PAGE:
When it comes to the ‘ol ability collect-a-thon, GRIME marches to the beat of its own drum. For starters, you can essentially guarantee an ability from every enemy, so long as you approach things correctly. While you can attack and kill them normally, players are able to use the previously mentioned “vortex-head-absorption technique” (pretty sure that’s not its official name) to absorb their enemy. But you won’t gain their ability right away! Instead, you’ve got to complete hunts, which just boils down to absorbing the same enemy multiple times. After that, you’ve unlocked the ability and it’s yours to use forever! Hooray! …Okay, well, maybe that’s not exactly how things work.
So far, I’m totally on board with how GRIME handles the acquisition of abilities. Unfortunately, it loses me at the next part. While it’s true that you can acquire new abilities from enemies simply by hunting enough of them, you acquire them in a dormant state. There’s actually an extra step that you have to take if you want them to be of any use. Throughout the game, you’ll encounter particularly powerful enemies and special items which, when defeated or consumed respectively, will grant you “Hunt Points.” And, it’s only through the acquisition and subsequent spending of Hunt Points that you’ll finally be able to make use of your abilities.
Maybe it’s just me, but I feel like the fact that GRIME liberally sprinkles new abilities throughout the game only to bottleneck them with this Hunt Point system is a real punch in the gut. Keeping in mind that that this game also has a major Souls-like vibe, I get that they don’t just want to hand out abilities hand over fist. And that’s totally fine. However, I think that a much better idea would have been to make hunt points grindable rather than some kind of sparse currency. The way it’s set up almost entirely ruins the spirit of ability collect-a-thons, and, in my opinion, works against the player’s incentive to collect as many abilities as possible.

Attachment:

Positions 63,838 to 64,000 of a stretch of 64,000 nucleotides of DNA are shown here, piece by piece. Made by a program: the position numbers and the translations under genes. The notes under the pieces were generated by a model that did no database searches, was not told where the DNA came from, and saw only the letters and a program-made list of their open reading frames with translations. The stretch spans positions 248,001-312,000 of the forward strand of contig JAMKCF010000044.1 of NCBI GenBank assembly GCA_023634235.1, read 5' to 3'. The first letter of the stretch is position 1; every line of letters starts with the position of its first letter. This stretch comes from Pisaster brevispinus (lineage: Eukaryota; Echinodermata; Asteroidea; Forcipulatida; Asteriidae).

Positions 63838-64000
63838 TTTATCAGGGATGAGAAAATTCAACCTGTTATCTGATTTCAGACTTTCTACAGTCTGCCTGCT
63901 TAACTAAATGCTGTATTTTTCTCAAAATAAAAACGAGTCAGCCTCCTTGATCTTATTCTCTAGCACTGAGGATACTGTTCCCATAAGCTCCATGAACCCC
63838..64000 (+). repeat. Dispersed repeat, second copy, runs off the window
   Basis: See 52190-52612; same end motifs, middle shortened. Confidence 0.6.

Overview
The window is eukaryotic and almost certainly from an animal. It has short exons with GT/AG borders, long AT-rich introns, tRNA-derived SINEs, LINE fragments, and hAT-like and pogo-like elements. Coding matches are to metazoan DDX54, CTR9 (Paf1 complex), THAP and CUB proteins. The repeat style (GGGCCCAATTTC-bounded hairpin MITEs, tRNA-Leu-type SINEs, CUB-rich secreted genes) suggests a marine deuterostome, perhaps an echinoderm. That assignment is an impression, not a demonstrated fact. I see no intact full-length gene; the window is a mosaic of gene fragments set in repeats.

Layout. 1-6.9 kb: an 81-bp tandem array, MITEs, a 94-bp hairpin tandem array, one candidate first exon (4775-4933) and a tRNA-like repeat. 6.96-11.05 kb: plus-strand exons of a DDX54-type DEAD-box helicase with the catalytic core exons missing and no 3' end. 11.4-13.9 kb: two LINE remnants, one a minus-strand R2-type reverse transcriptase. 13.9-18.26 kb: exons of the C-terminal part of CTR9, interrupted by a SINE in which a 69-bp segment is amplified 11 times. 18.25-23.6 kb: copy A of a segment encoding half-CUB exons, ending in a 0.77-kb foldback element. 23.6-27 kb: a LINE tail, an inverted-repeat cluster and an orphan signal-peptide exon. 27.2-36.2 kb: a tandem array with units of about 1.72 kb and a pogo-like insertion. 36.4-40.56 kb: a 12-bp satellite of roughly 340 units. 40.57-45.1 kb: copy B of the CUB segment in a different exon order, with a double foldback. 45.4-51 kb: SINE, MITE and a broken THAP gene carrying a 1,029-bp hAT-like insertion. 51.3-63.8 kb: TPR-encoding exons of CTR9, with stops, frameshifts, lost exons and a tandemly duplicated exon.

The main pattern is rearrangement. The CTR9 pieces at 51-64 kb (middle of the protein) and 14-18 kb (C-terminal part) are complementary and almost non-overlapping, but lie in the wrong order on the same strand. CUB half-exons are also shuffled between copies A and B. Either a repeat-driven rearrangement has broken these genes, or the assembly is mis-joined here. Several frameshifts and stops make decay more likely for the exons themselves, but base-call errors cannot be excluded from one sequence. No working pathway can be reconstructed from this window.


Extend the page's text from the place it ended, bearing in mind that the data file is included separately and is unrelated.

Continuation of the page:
Rough Around the Edges
There’s no arguing that GRIME is one of the most breathtakingly beautiful Metroidvanias ever created, and it’s obvious that a lot of love was put into it. Unfortunately, the attempt to create some kind of compromise between Dark Souls and Castlevania: Aria of Sorrow created a product that, while still undoubtedly fun, felt a little too lukewarm at times to truly be considered “great.” I think that if certain things got revamped, GRIME could be a totally killer Metroidvania. But, until then, it’ll just be “good.”
Final Verdict: 3.5/5
Available on: PC (Reviewed) ; Publisher: Akupara Games; Developer: Clover Bite; Players: 1; Released: August 2, 2021; ESRB: T for Teen; MSRP: $24.99
Full disclosure: A review copy was provided by the publisher.